Trial set to start over 2012 police shooting of robbery victim

(CHICAGO) The masked robber pressed the barrel of a gun deeper into Bassil Abdelal’s flesh as the Austin beauty store owner fumbled with a cash register during a stickup four years ago.

But inside was no more than $200. The robber and two accomplices began to scream: “Give more money or you be dead!” But the police arrived and the robbers bolted, dropping their guns as they left the store in the 5100 block of West Lake, the Chicago Sun-Times is reporting.

Shaken, Abdelal claims he picked up a gun for protection and began to step outside. That’s when Abdelal was shot 11 times. Not by robbers. But by Chicago Police officers, who insist Abdelal pointed the gun at them as he walked out of the store.

Now Abdelal is set to take to trial the federal lawsuit he filed against the city and three police officers involved in his shooting. The trial has been delayed multiple times, partly because of the court-ordered release of video depicting the fatal police shooting of 17-year-old Laquan McDonald.

“The present media environment makes it impossible for Defendant Officers to receive the unbiased jury they deserve,” city lawyers wrote in December as they sought to postpone the trial after the McDonald video’s release.

Abdelal’s lawyer, Justin London, declined to comment on the case.

Passions have simmered since December, but the trial still comes at a time of intense scrutiny for the Chicago Police Department. The Justice Department launched a pattern or practice investigation of CPD in the days after the release of the McDonald video. There have also been leadership changes at CPD, resulting in veteran officer Eddie Johnson taking over as superintendent.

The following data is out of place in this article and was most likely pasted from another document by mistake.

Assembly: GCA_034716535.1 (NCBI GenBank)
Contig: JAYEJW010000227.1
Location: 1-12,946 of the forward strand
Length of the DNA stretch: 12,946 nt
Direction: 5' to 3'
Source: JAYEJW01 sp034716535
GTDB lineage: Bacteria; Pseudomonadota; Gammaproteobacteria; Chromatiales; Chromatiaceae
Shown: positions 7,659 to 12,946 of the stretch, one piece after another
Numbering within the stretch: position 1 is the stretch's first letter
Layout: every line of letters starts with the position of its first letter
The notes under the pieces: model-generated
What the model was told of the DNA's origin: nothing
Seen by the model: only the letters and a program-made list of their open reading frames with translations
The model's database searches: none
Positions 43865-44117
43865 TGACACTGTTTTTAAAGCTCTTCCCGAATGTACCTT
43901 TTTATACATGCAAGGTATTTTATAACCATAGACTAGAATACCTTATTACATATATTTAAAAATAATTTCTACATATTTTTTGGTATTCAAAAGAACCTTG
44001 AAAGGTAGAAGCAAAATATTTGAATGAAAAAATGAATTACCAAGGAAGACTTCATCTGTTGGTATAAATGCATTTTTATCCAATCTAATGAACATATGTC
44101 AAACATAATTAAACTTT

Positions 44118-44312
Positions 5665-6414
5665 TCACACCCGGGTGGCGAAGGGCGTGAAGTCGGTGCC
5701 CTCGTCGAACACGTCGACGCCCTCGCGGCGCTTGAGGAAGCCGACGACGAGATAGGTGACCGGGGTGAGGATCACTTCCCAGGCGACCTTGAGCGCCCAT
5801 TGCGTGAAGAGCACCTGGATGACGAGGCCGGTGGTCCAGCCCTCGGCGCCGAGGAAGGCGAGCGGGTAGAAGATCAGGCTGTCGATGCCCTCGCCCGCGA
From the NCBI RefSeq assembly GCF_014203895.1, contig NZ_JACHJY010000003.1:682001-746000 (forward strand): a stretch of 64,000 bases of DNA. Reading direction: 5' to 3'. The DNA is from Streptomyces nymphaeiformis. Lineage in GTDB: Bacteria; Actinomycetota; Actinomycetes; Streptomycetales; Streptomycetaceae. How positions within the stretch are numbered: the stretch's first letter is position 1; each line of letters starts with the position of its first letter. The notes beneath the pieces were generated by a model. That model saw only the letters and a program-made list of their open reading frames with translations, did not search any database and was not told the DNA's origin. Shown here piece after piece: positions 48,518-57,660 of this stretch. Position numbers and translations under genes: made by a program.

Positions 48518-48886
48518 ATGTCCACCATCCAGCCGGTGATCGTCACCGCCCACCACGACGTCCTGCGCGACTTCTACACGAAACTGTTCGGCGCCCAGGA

The city has been pressured into the release of videos depicting the final moments of others who died police-related deaths, including Ronald Johnson, Philip Coleman, Cedrick Chatman and Heriberto Godinez. The City Council authorized $6.5 million in police abuse settlements recently, including in the Coleman case.

And the settlements came roughly one month after a federal judge sentenced former Chicago Police officer Aldo Brown to two years in prison for using excessive force in a September 2012 beating caught by a security camera at a South Side convenience store.

Now lawyers for Abdelal and the city are preparing for trial Monday in front of U.S. District Judge Rebecca Pallmeyer, who has noted the case comes down to whether Abdelal pointed the gun at officers.

Abdelal’s ordeal began around 8:30 p.m. on March 14, 2012, as he was closing up B&B Beauty Supply, according to his lawsuit. A man knocked on the door looking for barrettes but ran away. Abdelal suspects it was a setup to get him to unlock the door.

That’s because the man returned with two others — all wearing masks — and stormed the store, according to the complaint. They allegedly put a gun to his head, as well as to his father-in-law’s. Abdelal said they forced his father-in-law to show them the circuit breakers so they could shut off the store’s electricity and surveillance system.

Abdelal couldn’t open the register with the power off. But the robbers were threatening the lives of both men and were “pushing the gun harder” into Abdelal’s head. Finally, the robbers turned the electricity back on and Abdelal opened the register — only to find between $160 and $200, according to the lawsuit.

The robbers threatened to kill him if he couldn’t find more cash, Abdelal said. But then they heard police arrive, and the robbers fled. Six officers responded, and three of them chased the robbers, according to a filing by city lawyers.

The three others — Officers Miguel Torres, Rolando Ruiz and Thomas Petrenko — remained. Ruiz stood in front of the store while Petrenko and Torres crossed the street toward the store, the city lawyers wrote. That’s when they said Abdelal “came out of the store holding a large revolver out in front of him, pointed in the direction of Defendant Officers.”

Lawyers for the city acknowledged that all three officers fired several rounds at Abdelal.

But Abdelal has said he “threw the gun down to the ground and did not point it at anyone.” He said he was shot in the hands, shoulder, toes, legs and hips.